The Shift/Supervisor should work systematically through each cluster now to eliminate anything that the group do not deem to be a form of unlearning. The group need to rationalise each case for elimination. Eliminated post-its should be placed in the marginalia so that they remain visible to the group. (>20mins)
NB: This is the only brief. There are no supporting learning materials and no online access is provided. The brief is a provocation and catalyst for action and acts as a window on the cognitive biases of participants.
The Shift/Supervisor will now ask the group to consider which aspects of unlearning that they identified might be devised as a practice that can be scored and performed. This phase of the composition process takes the form of a cooperative Jigsaw Classroom wherein Shift/Workers deploy their ideas and experiences to design an unlearning workshop. Focusing on verbs and visual actions, probes and props can be beneficial.
The Shift/Supervisor will invite the group to move the post-its from the wall to the wallpaper to create a time-based score that the other group(s) can perform. (>40mins)
- Playtesting (>1hr)
The Shift/Supervisor invites their group to playtest all elements of the workshop that they have composed. The elements must be carefully timed. The group can be split 2/3 to speed up the playtest. This phase should last no more than one hour.
- Recalibration (>30mins)
The Shift/Supervisor invites their group to recalibrate and refine the workshop elements that they have composed. The workshop will then be scored in a legible, stand-alone format (e.g. on a timeline). The Shift/Supervisor will be responsible for ensuring that the workshop runs according to the score. This phase should last no more than 30mins.
[Break] This break at this stage, ideally, should be overnight. This will allow each group to complete any preparations required for their workshop to run the following day. It also enables the participants to forget something of what they may have learned.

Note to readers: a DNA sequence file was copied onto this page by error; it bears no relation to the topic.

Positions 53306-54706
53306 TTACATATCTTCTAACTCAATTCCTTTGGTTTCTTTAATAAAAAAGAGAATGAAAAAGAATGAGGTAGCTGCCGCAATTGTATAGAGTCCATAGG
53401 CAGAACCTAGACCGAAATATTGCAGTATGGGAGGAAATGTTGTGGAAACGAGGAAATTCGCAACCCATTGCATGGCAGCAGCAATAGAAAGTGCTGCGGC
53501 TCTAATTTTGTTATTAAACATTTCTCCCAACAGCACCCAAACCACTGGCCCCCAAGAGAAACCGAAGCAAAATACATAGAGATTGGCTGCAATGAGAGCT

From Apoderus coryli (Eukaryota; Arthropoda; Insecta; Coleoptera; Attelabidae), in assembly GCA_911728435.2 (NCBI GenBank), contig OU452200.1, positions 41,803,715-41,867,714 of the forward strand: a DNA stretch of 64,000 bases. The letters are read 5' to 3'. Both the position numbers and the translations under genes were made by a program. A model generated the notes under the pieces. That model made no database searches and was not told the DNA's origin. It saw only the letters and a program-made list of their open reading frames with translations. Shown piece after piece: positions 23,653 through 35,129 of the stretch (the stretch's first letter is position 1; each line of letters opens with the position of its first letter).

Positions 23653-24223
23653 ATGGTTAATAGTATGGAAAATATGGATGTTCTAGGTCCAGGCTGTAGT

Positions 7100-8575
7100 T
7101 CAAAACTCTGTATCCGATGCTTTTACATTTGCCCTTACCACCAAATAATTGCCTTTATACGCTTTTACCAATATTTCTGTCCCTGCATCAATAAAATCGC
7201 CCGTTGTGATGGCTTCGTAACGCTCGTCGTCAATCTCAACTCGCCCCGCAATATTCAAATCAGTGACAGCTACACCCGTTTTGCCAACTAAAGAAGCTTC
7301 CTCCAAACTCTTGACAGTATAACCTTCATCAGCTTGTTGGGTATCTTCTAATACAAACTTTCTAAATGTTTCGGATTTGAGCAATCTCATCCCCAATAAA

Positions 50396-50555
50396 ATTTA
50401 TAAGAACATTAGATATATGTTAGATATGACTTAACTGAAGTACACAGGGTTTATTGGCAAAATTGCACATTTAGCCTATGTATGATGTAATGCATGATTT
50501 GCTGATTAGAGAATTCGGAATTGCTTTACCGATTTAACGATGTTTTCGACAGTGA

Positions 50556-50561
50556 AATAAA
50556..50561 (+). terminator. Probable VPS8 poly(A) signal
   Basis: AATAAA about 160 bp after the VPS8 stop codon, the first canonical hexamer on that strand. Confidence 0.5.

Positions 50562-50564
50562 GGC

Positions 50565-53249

- Unlearning Workshops (>3hrs)
The Shift/Supervisor convenes with the other group and conducts them through the score. If there are more than two groups, each group will complete the workshops composed by all other groups. (So, in a session with three groups, each group would participate in two workshops.) The length of the workshops can be reduced to accommodate this.
NB: To limit what they might learn from the curriculum design stage, neither group will experience the workshop they devised or have any sense of how it went. There is no feedback session, since feedback is a constructive learning process.
After 3hrs the workshop concludes and the groups disperse.
Shift/Work Unlearning is licensed CC BY-NC-SA 4.0 2012 Shift/Work (Neil Mulholland and Dan Brown) Attribution-NonCommercial-ShareAlike 4.0 International You may remix, tweak, and build upon this score non-commercially, as long as you credit you and license your new creations under the identical terms. To enable your workshops to be convened
at a later date Shift/Supervisors are asked to share their group’s scores with Shift/Work via email.
Shift/Work will add new Unlearning compositions to the Shift/Work website as a CC BYNC- SA 4.0 licensed OER.
Knowledge Exchange & Impact Grant
College of Arts, Humanities & Social Sciences
CC BY-NC-SA 4.0 May 2014 Shift/Work (Neil Mulholland, Dan Brown) Attribution-NonCommercial-ShareAlike 4.0 International
Performed by Shift/Work at: Kochi-Muziris Biennale, India March 2017 | University of Agder, Kristiansand, Norway August 2017 | Listaháskóli Íslands Sept 2016 | Malmö Art Academy 2014 and 2016 | ESW 2014
Peer reviewed papers presented at Paradox: Alternative Zones: Uncovering the Official and the Unofficial in Fine Art Practice, Research and Education 2015 (The University of Arts Poznan, Poland), the 4th International Visual Methods Conference 2015 (Brighton University, England), International Teaching Artists Conference: Best, Next and Radical Practice in Participatory Arts (ITAC3) 2016 (University of Edinburgh, Scotland) and the International Society for the Scholarship of Teaching and Learning 2017 (University of Calgary and Mount Royal University, Canada).